The report examines the accomplishments and weaknesses of Arctic health programs, both in the United States and on the international level. There are a number of success stories where timely health interventions and pilot projects, such as the expansion of Alaska’s health care system and education programs, as well as the Arctic Council’s extensive research on telemedicine, the prevention of infectious diseases, and data collection systems to monitor health trends have significantly improved the lives of Northerners. However, insufficient funding and haphazard coordination between U.S. organizations are two key barriers to successfully overcoming Arctic health challenges.
Finally, the report offers four key recommendations as the United States begins its two-year chairmanship of the Arctic Council:
- Create a new Arctic Council Working Group dedicated to Arctic health and well-being issues;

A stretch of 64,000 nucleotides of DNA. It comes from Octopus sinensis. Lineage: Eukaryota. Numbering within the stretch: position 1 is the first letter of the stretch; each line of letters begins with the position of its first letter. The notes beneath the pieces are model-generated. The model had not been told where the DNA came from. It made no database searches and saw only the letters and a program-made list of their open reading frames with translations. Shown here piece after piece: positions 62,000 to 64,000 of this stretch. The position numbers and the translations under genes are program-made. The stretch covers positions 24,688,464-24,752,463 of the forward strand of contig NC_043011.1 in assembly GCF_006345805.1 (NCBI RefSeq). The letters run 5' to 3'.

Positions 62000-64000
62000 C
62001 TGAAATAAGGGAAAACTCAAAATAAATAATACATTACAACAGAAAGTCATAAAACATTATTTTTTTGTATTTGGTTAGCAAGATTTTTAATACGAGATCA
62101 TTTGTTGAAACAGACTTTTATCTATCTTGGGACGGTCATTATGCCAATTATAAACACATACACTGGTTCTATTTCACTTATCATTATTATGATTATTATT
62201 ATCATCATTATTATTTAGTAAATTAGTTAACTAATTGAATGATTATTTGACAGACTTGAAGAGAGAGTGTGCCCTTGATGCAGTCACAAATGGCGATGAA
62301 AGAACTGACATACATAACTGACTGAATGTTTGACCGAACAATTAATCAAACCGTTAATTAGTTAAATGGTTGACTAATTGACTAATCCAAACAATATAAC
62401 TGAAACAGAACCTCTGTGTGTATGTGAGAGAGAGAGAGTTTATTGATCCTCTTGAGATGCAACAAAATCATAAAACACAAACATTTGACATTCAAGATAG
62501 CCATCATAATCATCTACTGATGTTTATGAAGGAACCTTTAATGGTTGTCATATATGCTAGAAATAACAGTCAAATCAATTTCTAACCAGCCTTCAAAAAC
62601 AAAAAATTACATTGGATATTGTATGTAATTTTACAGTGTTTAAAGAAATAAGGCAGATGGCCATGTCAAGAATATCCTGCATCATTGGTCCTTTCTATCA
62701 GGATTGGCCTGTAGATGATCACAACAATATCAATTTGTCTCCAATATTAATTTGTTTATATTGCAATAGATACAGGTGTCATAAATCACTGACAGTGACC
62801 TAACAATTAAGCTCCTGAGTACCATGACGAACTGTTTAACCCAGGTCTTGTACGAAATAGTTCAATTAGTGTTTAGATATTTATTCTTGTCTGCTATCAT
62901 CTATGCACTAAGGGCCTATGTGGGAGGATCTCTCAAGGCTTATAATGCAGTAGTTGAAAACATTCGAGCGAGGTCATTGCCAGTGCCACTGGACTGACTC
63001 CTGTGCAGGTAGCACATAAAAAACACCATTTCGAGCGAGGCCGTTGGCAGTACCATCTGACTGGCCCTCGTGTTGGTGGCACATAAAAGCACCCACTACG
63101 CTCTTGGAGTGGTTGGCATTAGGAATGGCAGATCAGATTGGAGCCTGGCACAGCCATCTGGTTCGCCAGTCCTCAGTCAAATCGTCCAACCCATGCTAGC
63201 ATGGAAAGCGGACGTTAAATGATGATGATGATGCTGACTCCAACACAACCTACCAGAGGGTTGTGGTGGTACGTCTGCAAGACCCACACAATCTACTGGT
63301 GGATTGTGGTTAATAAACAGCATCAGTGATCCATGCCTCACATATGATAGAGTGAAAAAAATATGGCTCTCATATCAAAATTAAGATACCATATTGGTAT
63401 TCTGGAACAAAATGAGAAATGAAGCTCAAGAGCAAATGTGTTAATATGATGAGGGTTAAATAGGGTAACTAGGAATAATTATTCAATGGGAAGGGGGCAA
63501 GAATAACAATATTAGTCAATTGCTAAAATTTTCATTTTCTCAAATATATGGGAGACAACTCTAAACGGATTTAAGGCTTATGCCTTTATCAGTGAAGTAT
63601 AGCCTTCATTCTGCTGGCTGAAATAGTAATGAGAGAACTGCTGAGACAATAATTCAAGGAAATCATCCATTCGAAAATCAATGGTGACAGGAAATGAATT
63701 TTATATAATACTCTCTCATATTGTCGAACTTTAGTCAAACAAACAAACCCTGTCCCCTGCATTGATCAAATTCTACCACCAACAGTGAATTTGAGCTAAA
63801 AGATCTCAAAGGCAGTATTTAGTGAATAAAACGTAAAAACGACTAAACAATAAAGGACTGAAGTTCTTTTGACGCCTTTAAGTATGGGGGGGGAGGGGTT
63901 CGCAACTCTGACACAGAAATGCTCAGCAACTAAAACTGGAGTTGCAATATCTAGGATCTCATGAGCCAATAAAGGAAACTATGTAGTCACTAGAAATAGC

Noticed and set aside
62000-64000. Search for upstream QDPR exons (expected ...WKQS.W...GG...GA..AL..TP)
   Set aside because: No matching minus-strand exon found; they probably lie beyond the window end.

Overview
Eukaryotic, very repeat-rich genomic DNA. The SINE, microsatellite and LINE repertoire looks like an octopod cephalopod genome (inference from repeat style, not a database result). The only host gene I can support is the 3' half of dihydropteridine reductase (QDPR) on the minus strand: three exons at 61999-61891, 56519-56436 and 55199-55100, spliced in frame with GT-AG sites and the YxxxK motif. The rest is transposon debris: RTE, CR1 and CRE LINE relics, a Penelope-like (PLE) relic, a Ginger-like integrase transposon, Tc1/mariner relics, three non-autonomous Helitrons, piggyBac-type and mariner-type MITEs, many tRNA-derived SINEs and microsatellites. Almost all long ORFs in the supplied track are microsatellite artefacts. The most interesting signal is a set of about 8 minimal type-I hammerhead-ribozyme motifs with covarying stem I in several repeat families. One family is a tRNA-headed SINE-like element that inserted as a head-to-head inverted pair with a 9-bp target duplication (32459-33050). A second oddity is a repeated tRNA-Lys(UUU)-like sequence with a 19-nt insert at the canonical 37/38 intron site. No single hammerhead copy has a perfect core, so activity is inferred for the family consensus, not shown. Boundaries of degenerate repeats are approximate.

- Focus on mental well-being and suicide prevention through job creation in Arctic communities;
- Improve Arctic health care systems with an emphasis on traditional knowledge; and
- Strengthen the science research agenda for health related issues and enhance international scientific cooperation.
While significant progress has been made, more work is required to lower suicide rates, reduce health disparities between indigenous and non-indigenous communities, improve water and sanitation systems in rural Arctic regions, and heighten public awareness and policy momentum regarding these and other Arctic health issues. The U.S. Arctic Council chairmanship provides a significant opportunity both to raise awareness of these issues and to implement effective programs to improve the health and well-being of those who live in the North.